"She looks like Alex did when he was first born," Kendra told me.  "Well, except for her nose.  I think her nose is a bit wider."
I could hear Tom talking to Kendra's parents in the background.  I think Johnny was on his iPad.  
"Where are your boys?" I asked.
"School.  My babysitter will bring them later." 
Kendra picked up her phone to text message someone.  I looked at the baby but wondered who Kendra was writing to.  I didn't feel like I was holding my child.  I felt like I was holding Kendra's baby, because I was.  

I couldn't summon love for Kendra's baby in an instant.  I was too worried about Kendra.  The social worker had told me:
"Kendra needs to see you falling in love with her baby!"
I didn't think I was doing a very good job of this and asked Tom if he wanted to hold her.  I transferred the baby into his arms and walked back over to Kendra's bedside.
"Have you thought of a name yet?" she asked me.
"We really like the name Lily," I offered.
Kendra smiled.  "That's one of the names my mom and I were talking about earlier.  She gestured to her mother, Anna, to join our conversation.  "Tell her mom!" Kendra instructed.  "Tell her how we were just talking about all the flower names."
Anna nodded.  "Yes, we were thinking of the name Lily.  Or maybe Jasmine."
"Or maybe Holly," Kendra added, "because it's almost Christmas.  I can't believe we were both thinking of the same name!  Lily!"
The conversation moved onto the subject of middle names, but I was distracted.  Kendra's parents looked nothing like their daughter.  Kendra's mom was quite fair in coloring, as was Kendra's father.  Kendra had freckles whereas neither of them did.  None of their features appeared similar.  I wondered if Kendra had been adopted.  These people could not be her biological family!

I looked at them more closely.  I looked right into their eyes.  Blue eyes for Anna.  And big green ones on Kendra's dad, Mike.  This seemed strange to me, because I thought two light-eyed people could only produce a light-eyed child.  Kendra's eyes are a rich shade of brown.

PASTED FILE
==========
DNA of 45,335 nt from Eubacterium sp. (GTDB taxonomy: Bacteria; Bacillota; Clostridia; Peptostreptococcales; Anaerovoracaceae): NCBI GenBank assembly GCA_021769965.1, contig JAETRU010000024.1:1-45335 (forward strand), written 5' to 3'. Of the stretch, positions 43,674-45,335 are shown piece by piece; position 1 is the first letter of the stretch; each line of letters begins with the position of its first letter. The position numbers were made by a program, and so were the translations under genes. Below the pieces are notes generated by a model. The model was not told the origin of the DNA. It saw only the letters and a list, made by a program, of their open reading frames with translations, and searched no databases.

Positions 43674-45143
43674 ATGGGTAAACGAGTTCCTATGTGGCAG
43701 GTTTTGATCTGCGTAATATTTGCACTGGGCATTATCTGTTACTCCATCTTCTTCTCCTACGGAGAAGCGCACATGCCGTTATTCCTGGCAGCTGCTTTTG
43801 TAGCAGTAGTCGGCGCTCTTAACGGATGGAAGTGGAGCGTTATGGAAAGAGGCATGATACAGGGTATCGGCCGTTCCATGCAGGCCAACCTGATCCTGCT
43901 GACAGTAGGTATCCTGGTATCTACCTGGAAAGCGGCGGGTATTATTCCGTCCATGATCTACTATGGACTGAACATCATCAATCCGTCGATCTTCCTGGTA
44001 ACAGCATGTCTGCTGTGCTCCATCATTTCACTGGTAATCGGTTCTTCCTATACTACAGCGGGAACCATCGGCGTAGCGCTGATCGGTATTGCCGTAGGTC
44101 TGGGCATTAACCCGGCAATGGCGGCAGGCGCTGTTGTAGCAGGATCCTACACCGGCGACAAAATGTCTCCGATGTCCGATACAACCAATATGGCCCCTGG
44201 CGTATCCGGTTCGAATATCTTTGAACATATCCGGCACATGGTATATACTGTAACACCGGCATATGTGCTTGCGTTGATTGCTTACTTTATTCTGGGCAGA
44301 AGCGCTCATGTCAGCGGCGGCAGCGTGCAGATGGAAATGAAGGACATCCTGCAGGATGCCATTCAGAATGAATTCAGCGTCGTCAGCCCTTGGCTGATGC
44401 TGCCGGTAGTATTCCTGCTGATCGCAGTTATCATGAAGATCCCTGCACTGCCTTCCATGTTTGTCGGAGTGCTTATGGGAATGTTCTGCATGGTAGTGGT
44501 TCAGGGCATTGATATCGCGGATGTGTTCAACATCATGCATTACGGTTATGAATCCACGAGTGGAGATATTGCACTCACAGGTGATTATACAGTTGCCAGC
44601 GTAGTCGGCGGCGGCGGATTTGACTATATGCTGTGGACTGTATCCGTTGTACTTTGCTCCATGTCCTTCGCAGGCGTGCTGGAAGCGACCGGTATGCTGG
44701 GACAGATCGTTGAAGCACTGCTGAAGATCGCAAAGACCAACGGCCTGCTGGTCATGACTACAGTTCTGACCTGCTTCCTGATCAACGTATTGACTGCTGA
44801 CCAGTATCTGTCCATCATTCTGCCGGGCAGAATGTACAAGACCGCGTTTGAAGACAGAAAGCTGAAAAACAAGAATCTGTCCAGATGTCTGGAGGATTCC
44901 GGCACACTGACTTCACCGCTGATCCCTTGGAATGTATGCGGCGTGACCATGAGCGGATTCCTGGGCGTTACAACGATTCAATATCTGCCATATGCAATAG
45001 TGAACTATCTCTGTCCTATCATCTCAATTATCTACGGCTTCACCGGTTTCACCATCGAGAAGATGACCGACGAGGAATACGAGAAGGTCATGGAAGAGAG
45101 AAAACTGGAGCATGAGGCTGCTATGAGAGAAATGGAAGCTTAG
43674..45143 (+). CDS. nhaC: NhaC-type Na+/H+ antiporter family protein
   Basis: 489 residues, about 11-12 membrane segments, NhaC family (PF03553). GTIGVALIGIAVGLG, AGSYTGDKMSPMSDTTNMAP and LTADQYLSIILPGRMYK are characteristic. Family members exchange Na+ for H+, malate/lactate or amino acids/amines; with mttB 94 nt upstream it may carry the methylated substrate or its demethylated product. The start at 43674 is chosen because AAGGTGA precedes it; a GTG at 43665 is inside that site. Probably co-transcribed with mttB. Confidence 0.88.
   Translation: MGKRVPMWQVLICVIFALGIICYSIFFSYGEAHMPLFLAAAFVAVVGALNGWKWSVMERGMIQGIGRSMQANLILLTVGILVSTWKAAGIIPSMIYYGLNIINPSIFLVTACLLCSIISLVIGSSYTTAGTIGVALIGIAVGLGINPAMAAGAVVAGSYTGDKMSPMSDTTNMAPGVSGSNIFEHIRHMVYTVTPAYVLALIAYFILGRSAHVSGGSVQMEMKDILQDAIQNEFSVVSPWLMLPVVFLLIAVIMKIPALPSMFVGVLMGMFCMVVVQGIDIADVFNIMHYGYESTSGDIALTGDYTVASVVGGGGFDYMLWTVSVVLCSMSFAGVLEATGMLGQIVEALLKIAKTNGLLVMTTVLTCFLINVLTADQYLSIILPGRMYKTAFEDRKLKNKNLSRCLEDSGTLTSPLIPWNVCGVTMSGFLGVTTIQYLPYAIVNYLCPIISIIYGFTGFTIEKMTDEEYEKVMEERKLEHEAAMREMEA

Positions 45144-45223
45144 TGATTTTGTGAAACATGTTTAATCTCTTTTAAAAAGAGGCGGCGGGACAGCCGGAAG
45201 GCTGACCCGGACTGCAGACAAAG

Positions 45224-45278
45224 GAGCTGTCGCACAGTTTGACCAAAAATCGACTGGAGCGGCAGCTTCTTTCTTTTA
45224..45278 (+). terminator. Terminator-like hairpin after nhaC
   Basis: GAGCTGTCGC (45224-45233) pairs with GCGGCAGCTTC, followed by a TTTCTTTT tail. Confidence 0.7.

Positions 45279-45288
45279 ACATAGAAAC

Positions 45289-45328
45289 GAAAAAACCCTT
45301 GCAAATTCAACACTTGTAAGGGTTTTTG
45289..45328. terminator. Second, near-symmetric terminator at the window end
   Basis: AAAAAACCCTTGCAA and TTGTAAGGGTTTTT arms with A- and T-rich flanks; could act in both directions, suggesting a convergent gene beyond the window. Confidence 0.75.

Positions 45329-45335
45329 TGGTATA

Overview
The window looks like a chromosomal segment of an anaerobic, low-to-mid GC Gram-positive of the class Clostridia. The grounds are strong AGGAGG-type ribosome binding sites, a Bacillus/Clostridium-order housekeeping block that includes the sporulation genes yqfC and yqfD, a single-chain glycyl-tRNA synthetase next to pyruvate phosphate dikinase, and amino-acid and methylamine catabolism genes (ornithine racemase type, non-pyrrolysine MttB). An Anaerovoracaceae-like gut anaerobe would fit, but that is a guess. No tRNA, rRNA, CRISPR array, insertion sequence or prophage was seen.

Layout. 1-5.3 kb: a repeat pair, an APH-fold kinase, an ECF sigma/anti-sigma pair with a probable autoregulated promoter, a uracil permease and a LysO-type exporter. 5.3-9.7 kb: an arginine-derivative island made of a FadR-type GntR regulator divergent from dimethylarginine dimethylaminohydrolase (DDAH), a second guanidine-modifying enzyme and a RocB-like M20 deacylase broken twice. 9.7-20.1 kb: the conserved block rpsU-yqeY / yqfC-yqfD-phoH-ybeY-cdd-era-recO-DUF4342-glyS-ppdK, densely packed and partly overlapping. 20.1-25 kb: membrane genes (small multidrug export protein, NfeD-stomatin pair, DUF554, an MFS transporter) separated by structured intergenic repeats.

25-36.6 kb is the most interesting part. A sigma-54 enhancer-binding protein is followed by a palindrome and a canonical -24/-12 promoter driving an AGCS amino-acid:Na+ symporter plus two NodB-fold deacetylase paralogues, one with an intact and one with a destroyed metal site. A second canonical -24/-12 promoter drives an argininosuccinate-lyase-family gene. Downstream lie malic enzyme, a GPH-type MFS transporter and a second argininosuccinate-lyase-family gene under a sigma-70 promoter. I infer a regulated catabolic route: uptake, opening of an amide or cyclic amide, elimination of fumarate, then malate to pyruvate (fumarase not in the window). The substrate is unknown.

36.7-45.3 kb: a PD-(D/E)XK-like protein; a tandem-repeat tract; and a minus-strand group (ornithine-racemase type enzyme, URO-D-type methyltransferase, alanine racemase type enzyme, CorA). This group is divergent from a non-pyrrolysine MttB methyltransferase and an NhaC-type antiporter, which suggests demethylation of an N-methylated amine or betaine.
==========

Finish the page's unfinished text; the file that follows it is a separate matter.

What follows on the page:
I was sure that two blue-eyed people only made blue-eyed babies.  Two brown eyed people could definitely yield a light-eyed child, if at least one of them carried the recessive gene for blue.  But what was the rule for green eyes?  Could blue and green make brown?

I pointed to Kendra's dad.  
"Your eyes are green," I stated.
Then I turned to Kendra's mom.
"And your eyes are blue.  I didn't realize that blue eyes and green eyes could make brown eyes," I said, gesturing toward Kendra.
"His eyes used to be brown," Kendra explained.
The dad nodded.
"Yeah," he said.  "My eyes were brown and then one day, maybe in my late thirties, they started turning green."
(I would Google the genetics of eye color later--oh how science has changed since high school biology!  Eye color is more complicated than previously understood; even two blue-eyed parents canin fact, make a brown eyed child.  It's a rare outcome, but it is possible). 

My interrogation of Kendra's parents was meek.  I failed to ask what I was really curious about:
  1. Are you guys telling Kendra she should do this?
  2. Why don't you want to help Kendra keep her baby?  She's your grandchild!
  3. How can you even look at your granddaughter and daughter without crying your eyes out right now?

I did not verbalize any of the above.  Instead, I talked about eye color.  It was a symbolic accusation.  It was my unconscious way of saying to them both:
"I don't trust you."
I continued to mentally entertain the possibility that Kendra was also adopted (she really looked nothing like either parent), and tried inventing reasons why this was not disclosed.  Perhaps Kendra had never been told the truth?  OR maybe she had been conceived during an extramarital affair and Kendra's dad had raised her as his own child?  AND maybe he had no idea that Kendra had been fathered by someone else!

My mind didn't stop there.  Check out my next thought:  

Maybe these people weren't Kendra's parents at all?  Maybe her real parents didn't know about the adoption and Kendra had "borrowed" a friend's family for good show?  And this fiction, this paranoid and ridiculous idea, would have explained why Lily's grandparents were not behaving as they should have been behaving.  
"Should have been behaving?  Should have been behaving according to you," Tom would later say.  "You have no idea what those people were feeling inside.  You can't judge them.  They were supporting their daughter's decision."
"True," I would say.  "But I kind of expected them to cry and shout and beg Kendra to keep the baby."
"We don't know what they know," Tom would add.  "Maybe there are serious reasons why they'd want to see their grandchild adopted."
"We don't know shit about anything," I would conclude. 
Of course, during our time at the hospital with Kendra's family, I totally forgot about colored contact lenses:

A belated but more plausible explanation for Mike's overnight eye color change?

To Be Continued...



PAGE # 36
10:20 am

There was some confusion in the hospital lobby while we waited for Kendra's husband, Johnny, to come get us.  I'm not sure how we ended up in a small office with the head of hospital security, but the man was less helpful than a blade of grass.  Did we approach the security office ourselves?  Did the security guard question us on his own accord?  Tom, too, cannot remember the exact cause of this "detainment," but Johnny appeared in the midst of us trying to explain our situation to the officer, and we soon found ourselves in an elevator.